The immediate problem presented by the current terrain centric multi-domain model is that many of the contemporary and emerging problems that need addressing are “cross domain,” in nature (and many are by design). Consequently it is difficult to co-ordinate a coherent response across domain boundaries when there isn’t a clear consensus of where the domain boundaries are. This in turn makes it difficult to work out where the responsibility for countering any given threat should lie.  The lack of clarity adds an extra layer of friction to what is already a difficult problem set.

Change The Model

Since the existing domains are all terrain centric (four real and one artificial), the model can be simplified by consolidating the existing five domains down to two. By doing this, a binary domain construct emerges where the two domains are the physical and the information domains. 

In the binary domain construct, the physical domain is simply four dimensional space time (three dimensional space plus time) and the information domain is comprised of data plus the intangible human elements described earlier. 

The physical domain is defined as four dimensional space time in order to account for the effects of relativity (both special and general) on space based systems.[8] This sounds more complicated than it is and for all terrestrial objects it is simply physical space and time as understood in the common meaning of them. Importantly, the electromagnetic spectrum resides fully within the physical domain.

The information domain is made up of the intangible human elements (morale, morality, political narrative, will to fight, etc) along with the data that describes the physical world. In this sense data is the codification of a physical object, event or process. Everything that exists and occurs in the physical domain can be codified as data and represented in the information domain.

Additionally, the information domain is not simply the current cyber domain renamed. It is more than cyber as it also incorporates the “hearts and minds,” of human society (the political, moral and ideological).  

An emergent property of the binary domain construct is domain entanglement. The physical and information domains are tightly coupled in the sense that a physical object, event or process can be codified and represented in the information domain where it can be shared, analysed and studied. The knowledge gained can then be put to use informing subsequent decisions cycles from the individual to the strategic.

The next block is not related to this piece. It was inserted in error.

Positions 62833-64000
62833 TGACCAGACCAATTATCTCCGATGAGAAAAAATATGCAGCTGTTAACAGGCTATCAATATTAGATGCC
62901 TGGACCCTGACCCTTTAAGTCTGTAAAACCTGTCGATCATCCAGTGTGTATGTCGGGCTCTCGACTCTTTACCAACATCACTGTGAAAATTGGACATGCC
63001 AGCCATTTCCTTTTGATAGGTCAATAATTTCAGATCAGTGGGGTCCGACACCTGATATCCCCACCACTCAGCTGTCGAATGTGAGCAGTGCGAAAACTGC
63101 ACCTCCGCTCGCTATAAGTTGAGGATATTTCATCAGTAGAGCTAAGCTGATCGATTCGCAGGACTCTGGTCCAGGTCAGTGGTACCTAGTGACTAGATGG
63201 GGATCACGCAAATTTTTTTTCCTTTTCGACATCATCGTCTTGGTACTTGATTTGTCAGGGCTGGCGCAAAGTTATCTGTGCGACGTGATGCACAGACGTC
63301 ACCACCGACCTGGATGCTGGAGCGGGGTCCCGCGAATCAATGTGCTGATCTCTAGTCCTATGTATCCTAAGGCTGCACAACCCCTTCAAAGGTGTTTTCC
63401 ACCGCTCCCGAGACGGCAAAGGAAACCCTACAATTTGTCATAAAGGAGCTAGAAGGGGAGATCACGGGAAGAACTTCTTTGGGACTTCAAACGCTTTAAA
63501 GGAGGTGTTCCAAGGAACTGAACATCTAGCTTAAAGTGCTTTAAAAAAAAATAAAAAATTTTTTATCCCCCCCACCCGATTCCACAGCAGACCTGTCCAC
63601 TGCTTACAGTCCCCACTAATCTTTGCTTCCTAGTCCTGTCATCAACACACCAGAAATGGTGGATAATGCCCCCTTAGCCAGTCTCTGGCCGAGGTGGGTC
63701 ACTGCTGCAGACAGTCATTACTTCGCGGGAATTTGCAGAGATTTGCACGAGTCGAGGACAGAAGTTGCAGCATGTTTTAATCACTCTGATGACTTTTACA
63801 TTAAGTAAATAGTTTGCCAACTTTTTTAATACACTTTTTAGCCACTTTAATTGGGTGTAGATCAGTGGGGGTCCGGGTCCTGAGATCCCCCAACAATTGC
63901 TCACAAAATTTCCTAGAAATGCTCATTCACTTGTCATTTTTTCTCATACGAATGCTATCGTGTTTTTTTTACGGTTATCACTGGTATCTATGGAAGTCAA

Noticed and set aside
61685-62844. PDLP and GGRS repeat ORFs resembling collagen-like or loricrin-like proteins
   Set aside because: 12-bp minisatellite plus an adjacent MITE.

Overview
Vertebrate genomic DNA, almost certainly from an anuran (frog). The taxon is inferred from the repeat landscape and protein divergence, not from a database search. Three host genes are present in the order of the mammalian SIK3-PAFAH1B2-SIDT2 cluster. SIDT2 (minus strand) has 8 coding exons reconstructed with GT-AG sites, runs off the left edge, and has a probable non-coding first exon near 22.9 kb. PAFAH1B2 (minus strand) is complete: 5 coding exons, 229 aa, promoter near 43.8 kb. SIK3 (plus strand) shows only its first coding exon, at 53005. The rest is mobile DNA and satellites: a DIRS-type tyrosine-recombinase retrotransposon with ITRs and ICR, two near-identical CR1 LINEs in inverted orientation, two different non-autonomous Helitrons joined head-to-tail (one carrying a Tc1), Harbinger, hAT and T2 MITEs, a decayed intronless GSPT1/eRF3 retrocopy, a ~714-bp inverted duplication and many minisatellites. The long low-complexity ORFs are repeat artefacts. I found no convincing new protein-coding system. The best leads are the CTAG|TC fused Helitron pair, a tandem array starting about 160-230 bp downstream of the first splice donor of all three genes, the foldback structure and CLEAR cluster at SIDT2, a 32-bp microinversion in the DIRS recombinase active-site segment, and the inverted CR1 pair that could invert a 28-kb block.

Not only does the physical domain overlap the information domain but the information domain also spills over into the physical domain. This is because all of the information stored in the information domain exists somewhere in the physical domain (minds, books, servers, hard drives, etc). 

As previously mentioned the information domain is where the intangible human elements reside. This is what information operations, deception, coercion and concepts such as “like war” target. By manipulating the target audience through the transmission of carefully tailored messaging, the aim is to alter the target’s behaviour. As with data, the transmission process is physical (i.e conversation, reading, radio transmissions, fibre optic cables, etc) however the clash of ideologies occurs solely in the information domain, in the hearts and minds of the people involved. The results of these ideological contests, however manifest themselves physically through human behaviour (tactical or otherwise). 

Ultimately though, since people live in the physical domain, war’s violence will manifest itself in the physical domain, with enabling and supporting actions in the information domain (i.e propaganda, coercion, deception, etc).

By adopting a simpler mental model a clearer picture of contemporary conflict emerges. One that puts physical and moral effects into focus rather than terrain. It’s time for an effects based model rather than a terrain based one.

About the Author: Chris Bulow is an Australian Army engineering officer with experience in training, brigade maintenance and higher headquarters roles. He is currently posted to the Defence Academy of the United Kingdom where he is undertaking a Masters of Science in Explosive Ordnance Engineering. You can find him on twitter at @C_Bulow.


1. Jarred Donnelly, Jon Farley (17 Sep 2018). Defining the “Domain” in Multi-Domain. Retrieved 25 Sep 2019, from

2.  United States Army. (06 Dec 2018). The US Army In Multi-Domain Operations 2028. Retrieved 24 Sep 2019, from

3.  Burr, R. (08 Aug 2018). Accelerated Warfare: Futures Statement for an Army in Motion. Retrieved 24 Sep 2019, from

4. Smith, G. (24 June 2019). Multi-Domain Operations: Everyone’s Doing It, Just Not Together. Retrieved 24 Sep 2019, from

5. Heftye, E. (26 May 2017). Confusion: All Domains Are Not Created Equal. Retrieved 25 Sep 19, from

6. Griggs, R. (07 June 2017). ASPI: Building the Integrated Joint Force by Vice Admiral Ray Griggs, AO, CSC, RAN, Vice Chief of the Defence Force ‘Towards One Domain’. Retrieved 27 Sep 19, from

7.  Crowther, G. (2017). The Cyber Domain. The Cyber Defense Review, 2(3), 63-78. Retrieved from  

8. Institute of Physics. (n.d.). A Question of Timing. Retrieved 24 Sep 2019, from